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The optimal assignment of spontaneous volunteers


Spontaneous volunteers are ordinary citizens who assist in disaster relief efforts, while they are a great resource they also pose a difficult logistical challenge. Unlike classical labor assignment problems, the management of these volunteers is characterized by uncertainty regarding the size, availability, and commitment of the labor pool. We model this problem as a multi-server queueing system with both stochastic server arrival and abandonment. This model is intended to be applied to the relatively stable work associated with recovery efforts, e.g., debris clearing. We model this system as a continuous time Markov decision process and compare the optimal policy to several common-sense heuristics; one of which performs close to optimal and makes a practical alternative. We conduct extensive sensitivity analysis around model parameters and assumptions.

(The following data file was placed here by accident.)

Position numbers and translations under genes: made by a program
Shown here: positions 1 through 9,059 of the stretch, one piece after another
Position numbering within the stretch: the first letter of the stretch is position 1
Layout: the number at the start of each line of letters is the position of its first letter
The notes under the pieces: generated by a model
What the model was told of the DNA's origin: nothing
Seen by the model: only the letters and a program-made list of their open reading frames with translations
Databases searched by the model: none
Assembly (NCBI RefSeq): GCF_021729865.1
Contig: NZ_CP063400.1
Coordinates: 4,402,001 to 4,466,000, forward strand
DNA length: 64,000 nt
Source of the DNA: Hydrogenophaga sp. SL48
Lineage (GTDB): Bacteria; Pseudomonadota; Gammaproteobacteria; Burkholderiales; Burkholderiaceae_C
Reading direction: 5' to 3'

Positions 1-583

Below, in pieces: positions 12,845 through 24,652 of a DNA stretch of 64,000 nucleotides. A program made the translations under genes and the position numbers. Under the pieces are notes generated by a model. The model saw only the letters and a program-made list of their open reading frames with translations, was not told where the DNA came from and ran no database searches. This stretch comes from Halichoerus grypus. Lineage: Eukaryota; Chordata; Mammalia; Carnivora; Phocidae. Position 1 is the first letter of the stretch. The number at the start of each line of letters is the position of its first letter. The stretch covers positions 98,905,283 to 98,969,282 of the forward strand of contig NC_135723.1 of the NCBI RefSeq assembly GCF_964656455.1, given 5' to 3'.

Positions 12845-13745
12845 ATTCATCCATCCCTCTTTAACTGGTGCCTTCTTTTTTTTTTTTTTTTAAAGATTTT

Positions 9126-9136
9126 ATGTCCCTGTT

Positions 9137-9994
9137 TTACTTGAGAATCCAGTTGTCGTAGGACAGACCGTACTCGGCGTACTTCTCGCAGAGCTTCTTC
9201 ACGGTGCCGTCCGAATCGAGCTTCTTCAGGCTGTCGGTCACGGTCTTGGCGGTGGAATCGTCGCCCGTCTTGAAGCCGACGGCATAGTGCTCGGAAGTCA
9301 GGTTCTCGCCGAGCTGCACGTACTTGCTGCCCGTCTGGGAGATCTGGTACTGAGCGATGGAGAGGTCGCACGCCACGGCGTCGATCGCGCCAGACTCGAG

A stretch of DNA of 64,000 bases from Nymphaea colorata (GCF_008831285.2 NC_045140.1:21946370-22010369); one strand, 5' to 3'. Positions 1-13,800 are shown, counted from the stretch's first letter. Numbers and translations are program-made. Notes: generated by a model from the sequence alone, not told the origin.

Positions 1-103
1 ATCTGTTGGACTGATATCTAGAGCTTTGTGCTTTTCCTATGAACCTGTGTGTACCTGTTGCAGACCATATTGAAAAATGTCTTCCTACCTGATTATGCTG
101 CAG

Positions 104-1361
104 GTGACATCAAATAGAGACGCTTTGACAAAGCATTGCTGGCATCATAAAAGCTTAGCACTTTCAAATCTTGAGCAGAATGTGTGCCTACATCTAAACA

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  1. In all cases examined, a discount factor of \(\alpha =0.03\) was used. This value was chosen because it is widely accepted in economic evaluation for developed countries and is recommended by the US Panel on Cost-Effectiveness in Health and Medicine (Siegel et al, 1997).

  2. Details of the percentage of states for which the MDP policy matched the FV or LD policy for several examples can be found in Wolczynski (2015).


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Correspondence to Maria E. Mayorga.

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Mayorga, M.E., Lodree, E.J. & Wolczynski, J. The optimal assignment of spontaneous volunteers. J Oper Res Soc 68, 1106–1116 (2017).

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  • volunteer assignment
  • disaster operations management
  • Markov decision process